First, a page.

Shutterstock / Anton Balazh
8 November 2022Staff Writer

NGOs attack UK’s ‘disastrous’ IP proposals to India

Humanitarian organisation  Médecins Sans Frontières (MSF) has lambasted IP provisions within a leaked chapter of the proposed UK-India free trade agreement (FTA).

MSF has  claimed that the IP provisions would “drastically harm access to affordable, lifesaving generic medicines from India, upon which millions of people around the world rely”.

The  leaked version of the IP chapter, available on, allegedly forms the UK’s opening proposals for the free trade agreement.

It suggests that pharma companies will be able to extend their monopolies beyond the 20-year patent term (evergreening) and that pre-grant procedures—which can be used to block unjustified patents before they are granted—will be shut down.

Leena Menghaney, South Asia head of MSF’s Access Campaign, said: “The UK’s demands are seeking to gut India’s patent and drug regulatory laws of the safeguards that make it a manufacturing powerhouse.

“The excessive measures included in the draft IP chapter of the UK-India FTA could jeopardise this.”

Menghaney added that these additional IP ‘hoops’ that generic manufacturers will have to jump through will have a “chilling effect on the country’s ability to supply millions of people around the world with affordable, lifesaving generic medicines”.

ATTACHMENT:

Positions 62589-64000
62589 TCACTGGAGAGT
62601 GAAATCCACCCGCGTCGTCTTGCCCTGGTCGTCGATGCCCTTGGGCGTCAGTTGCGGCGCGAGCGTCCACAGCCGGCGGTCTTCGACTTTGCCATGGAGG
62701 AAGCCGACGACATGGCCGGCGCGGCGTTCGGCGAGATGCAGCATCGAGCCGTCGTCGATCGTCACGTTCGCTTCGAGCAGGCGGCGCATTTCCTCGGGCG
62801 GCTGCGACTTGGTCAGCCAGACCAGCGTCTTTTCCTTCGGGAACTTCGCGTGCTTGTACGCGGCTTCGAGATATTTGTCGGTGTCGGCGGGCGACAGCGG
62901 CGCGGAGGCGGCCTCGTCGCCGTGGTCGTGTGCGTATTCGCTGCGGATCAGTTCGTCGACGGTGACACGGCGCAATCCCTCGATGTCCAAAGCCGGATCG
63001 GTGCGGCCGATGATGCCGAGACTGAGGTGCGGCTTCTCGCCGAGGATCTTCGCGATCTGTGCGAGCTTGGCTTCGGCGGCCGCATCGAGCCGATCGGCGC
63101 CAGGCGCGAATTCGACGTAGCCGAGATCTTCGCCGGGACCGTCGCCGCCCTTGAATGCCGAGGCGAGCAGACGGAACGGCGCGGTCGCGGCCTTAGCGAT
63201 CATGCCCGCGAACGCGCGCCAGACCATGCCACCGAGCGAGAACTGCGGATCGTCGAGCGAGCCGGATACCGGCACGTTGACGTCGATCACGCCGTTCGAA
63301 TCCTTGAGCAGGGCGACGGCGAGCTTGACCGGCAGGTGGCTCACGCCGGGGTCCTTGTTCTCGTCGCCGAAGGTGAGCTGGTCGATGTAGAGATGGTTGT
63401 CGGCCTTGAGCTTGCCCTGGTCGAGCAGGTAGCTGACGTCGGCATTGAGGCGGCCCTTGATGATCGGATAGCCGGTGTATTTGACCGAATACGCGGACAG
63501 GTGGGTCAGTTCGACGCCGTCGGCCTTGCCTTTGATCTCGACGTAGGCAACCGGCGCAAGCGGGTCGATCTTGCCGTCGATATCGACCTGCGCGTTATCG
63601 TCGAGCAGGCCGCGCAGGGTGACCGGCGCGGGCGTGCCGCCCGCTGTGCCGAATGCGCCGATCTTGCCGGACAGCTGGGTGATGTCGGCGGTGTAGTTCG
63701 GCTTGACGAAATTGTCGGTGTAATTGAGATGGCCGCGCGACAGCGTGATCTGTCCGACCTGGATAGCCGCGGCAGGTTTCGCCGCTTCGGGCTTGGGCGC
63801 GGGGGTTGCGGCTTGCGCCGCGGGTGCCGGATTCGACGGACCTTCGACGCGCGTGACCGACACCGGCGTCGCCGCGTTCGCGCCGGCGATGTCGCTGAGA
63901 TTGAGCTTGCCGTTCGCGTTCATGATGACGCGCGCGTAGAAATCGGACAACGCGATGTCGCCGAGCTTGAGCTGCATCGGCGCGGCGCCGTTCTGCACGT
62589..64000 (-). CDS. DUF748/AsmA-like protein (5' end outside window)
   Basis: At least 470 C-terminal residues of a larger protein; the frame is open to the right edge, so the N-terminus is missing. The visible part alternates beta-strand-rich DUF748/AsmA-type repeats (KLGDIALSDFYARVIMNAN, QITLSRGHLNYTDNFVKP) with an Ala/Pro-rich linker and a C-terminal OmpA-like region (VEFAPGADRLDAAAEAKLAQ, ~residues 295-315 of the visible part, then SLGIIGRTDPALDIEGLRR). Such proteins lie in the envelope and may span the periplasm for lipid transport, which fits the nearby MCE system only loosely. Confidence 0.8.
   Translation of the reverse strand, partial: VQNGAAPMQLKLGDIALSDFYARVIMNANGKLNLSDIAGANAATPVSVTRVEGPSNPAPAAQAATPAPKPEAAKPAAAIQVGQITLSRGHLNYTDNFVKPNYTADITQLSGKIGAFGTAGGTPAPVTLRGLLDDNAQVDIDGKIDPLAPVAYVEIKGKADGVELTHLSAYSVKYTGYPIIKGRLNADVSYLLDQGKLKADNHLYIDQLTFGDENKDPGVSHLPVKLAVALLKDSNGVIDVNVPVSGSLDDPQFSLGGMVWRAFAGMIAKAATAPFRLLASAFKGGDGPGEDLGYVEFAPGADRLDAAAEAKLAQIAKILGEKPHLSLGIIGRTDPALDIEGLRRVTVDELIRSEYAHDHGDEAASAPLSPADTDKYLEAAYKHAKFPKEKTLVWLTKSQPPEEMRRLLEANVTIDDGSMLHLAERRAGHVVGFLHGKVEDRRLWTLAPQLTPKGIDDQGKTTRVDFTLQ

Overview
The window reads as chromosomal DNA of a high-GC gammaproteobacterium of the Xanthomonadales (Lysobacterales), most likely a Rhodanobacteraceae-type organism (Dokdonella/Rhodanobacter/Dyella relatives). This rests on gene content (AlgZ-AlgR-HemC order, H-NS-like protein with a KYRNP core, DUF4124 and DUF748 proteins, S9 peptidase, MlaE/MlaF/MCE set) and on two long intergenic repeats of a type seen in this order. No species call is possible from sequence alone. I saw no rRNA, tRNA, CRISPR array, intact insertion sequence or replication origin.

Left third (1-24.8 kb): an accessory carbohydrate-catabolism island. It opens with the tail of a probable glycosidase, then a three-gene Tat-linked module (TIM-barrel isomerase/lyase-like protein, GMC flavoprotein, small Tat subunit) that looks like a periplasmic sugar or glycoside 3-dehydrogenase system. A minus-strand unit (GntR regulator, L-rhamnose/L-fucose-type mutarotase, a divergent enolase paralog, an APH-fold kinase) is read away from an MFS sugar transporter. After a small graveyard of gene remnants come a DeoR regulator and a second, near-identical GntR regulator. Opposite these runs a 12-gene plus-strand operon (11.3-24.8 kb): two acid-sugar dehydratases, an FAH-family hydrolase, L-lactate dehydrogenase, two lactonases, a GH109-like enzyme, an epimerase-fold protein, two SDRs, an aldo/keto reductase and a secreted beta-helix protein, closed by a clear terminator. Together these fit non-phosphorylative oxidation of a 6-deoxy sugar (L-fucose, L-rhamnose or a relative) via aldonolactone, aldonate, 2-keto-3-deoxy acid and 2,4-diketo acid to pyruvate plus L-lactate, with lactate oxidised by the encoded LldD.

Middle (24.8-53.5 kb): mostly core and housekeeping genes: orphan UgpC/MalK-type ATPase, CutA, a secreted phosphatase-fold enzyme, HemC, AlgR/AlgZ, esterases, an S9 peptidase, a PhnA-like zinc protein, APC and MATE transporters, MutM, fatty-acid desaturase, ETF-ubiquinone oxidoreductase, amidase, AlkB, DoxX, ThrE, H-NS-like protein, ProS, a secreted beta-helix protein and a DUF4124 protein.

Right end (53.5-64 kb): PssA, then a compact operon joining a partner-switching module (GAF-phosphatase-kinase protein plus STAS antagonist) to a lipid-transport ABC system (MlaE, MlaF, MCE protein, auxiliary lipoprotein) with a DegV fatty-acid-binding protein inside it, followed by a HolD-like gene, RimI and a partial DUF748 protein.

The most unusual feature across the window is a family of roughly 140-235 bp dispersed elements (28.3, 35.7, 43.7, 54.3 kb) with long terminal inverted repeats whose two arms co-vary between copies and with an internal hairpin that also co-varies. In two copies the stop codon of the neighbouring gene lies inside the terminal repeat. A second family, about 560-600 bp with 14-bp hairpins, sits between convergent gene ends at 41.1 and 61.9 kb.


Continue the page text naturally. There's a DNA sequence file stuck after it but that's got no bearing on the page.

MSF is also a signatory to a  letter sent by health and development non-governmental organisations (NGOs)—including Oxfam GB and STOPAIDS—to the UK government, expressing concern over the IP provisions. They warned that the cost of NHS medicines, 25% of which are supplied by India, could be affected if the UK forces India to change its IP laws.

The letter said that “dangerous ‘TRIPS-plus’ measures” included new monopoly protections on clinical data used to prove a medicine is safe and effective and the removal of a requirement for patent owners to reveal to the Indian authorities information relating to relevant patent applications in other countries, in addition to evergreening and the removal of pre-grant procedures.

“A wide range of other terms in the document would further undermine vital public health safeguards that India has implemented via its intellectual property law,” said the NGOs. “It would be irresponsible for the UK government to seek to impose such terms in this trade agreement with India, in the knowledge it would reduce access to medicines and corrode health outcomes for patients of the NHS and around the world.”

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